it worked, and it worked very well. Also, from the beginning, we realized that
the DDR controller you would put into a supercomputer versus a printer or cell
phone would be very different. So from the beginning, part of our technical
differentiation was configurability. We could work with customers and
understand their specific requirements, turn that into a machine-readable specification,
and automatically generate optimized IP, verify and run synthesis.
Q: What trends do you
see occurring in the IP market?
A: We've seen a real sea change in the past few years. When
we first came out with our DDR controller, IP was a "make unless you need to
buy" situation for our customers. Since then there's been a shift to "buy
unless you need to make." It is expensive and complicated and time consuming to
create any intellectual property. If it's not differentiating, it makes a lot
more sense to go with a third-party solution.
Q: There's been a lot
of talk about the high cost of IP integration. Studies have shown that it may
cost more to integrate IP than to buy it in the first place. Were you seeing
that trend among Denali customers?
A: We've absolutely seen that. As much as we've worked hard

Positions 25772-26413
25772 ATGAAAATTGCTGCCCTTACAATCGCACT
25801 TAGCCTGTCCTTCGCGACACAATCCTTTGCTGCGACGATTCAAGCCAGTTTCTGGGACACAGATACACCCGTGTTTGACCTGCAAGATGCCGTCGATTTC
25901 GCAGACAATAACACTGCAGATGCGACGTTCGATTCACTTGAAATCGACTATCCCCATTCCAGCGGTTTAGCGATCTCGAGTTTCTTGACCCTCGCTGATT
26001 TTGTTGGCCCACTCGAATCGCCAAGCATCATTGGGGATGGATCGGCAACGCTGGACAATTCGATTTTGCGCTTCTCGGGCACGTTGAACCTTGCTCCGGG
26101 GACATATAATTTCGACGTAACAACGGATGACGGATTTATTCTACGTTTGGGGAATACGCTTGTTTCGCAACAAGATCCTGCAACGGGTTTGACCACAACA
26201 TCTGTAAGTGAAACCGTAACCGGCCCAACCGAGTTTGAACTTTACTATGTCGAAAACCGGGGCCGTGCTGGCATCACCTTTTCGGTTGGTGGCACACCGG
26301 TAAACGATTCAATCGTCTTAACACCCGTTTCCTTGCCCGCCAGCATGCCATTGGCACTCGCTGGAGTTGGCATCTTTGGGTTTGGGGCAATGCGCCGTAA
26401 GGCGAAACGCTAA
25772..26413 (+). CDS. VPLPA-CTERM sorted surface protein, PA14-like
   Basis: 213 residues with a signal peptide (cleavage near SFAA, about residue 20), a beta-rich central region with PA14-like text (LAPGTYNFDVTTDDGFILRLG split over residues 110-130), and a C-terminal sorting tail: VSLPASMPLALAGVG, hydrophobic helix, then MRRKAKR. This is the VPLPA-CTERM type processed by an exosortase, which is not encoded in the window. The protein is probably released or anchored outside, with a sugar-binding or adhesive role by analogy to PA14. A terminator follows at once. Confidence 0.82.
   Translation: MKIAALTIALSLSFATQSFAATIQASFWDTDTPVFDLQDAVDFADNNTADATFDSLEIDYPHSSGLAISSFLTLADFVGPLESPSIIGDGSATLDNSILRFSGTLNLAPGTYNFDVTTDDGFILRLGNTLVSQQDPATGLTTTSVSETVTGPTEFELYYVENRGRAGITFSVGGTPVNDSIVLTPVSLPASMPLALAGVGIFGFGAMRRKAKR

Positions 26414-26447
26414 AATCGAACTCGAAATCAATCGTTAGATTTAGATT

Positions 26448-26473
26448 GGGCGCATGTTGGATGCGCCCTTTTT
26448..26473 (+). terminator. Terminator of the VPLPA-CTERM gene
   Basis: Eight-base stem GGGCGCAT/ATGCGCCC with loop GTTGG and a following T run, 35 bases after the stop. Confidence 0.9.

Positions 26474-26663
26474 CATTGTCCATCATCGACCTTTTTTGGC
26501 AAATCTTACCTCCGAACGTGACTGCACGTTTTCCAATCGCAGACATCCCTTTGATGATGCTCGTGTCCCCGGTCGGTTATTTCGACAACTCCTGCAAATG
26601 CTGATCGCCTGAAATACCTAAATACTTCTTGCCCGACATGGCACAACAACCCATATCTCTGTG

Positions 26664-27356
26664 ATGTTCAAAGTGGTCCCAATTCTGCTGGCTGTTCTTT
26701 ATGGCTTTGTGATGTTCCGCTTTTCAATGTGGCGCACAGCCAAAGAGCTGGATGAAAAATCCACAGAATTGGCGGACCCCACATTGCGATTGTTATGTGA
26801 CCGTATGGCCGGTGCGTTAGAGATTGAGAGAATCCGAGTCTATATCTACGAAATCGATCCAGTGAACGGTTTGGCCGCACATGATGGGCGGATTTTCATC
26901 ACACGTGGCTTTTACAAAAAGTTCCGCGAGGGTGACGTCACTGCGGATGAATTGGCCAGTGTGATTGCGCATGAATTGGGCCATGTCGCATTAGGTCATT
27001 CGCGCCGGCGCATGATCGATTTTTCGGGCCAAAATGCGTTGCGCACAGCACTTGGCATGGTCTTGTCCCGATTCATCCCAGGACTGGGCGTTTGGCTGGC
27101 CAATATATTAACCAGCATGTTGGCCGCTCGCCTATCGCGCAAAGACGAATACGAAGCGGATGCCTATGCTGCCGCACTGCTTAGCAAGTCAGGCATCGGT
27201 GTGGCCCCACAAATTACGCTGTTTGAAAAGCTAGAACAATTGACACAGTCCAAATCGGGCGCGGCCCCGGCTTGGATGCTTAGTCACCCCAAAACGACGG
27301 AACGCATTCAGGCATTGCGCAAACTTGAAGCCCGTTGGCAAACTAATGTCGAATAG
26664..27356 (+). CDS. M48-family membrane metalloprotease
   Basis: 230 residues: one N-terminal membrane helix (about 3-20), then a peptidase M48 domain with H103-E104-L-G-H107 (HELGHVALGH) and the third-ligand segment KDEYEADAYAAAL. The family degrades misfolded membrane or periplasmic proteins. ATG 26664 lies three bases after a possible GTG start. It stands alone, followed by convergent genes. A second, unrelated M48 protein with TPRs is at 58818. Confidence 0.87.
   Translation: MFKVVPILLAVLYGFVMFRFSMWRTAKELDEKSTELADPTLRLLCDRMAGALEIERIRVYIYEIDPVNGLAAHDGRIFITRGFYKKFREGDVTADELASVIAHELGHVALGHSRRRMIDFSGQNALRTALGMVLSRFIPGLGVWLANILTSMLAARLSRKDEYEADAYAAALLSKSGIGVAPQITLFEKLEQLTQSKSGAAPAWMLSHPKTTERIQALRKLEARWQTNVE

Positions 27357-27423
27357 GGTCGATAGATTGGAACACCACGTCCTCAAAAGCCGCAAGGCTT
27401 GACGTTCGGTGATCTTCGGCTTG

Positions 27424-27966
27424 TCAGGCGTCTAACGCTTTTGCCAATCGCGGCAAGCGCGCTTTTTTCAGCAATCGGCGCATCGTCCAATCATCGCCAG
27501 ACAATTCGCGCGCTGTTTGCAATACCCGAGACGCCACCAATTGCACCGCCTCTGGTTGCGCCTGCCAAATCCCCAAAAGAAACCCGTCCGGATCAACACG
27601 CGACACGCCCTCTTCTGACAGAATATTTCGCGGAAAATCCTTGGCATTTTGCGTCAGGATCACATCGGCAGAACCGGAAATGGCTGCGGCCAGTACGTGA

to minimize the pain our customers feel after they've acquired IP, we recognize
that making sure it works as needed by the system is an incredible challenge
and expense. That's especially true if you start looking at all the firmware
implications. It's a frightening trend for the industry in terms of cost. And
this is one place where I really applaud the leadership Cadence is showing with
Q: That leads right
into my next question. How do you think Denali
technology fits into the EDA360 vision?
A: First of all, our products clearly drop right into SoC
Realization. Customers need to acquire high-quality, high-performance IP and
they need to integrate it into SoCs quickly and optimally. When you talk about
application-driven design, optimizing memory bandwidth to optimize the specific
needs of software has to be a key element of the overall solution. We are
hoping that all of our technology, and especially the memory related technology,
will fit well and make a significant impact on System Realization. EDA360 should radically change the cost
structure of the industry.
Q: What's the
strategic value of the acquisition, for both Cadence and Denali?
A: For Denali, being
acquired by Cadence gives us access to a world-class channel, and an
opportunity to integrate and optimize our IP products with a much broader
technology platform. At Denali, we only had the opportunities afforded to us by
our size and product set.
I believe the EDA360 vision is targeted right where the
industry needs to change. I respect the decision by Cadence to deliver IP that
it owns as well as IP it partners with. For Cadence, this will fit very well
into the EDA360 vision. Clearly what Cadence is doing is much bigger than Denali, but I think we play an important part. I think we
can help with a broad range of interfaces, blocks, technologies, and tools that
Q: And finally, what
are you working on right now?
A: Right now I'm working really hard to get to know the
[Cadence] staff. I'm very excited and focused on making sure the integration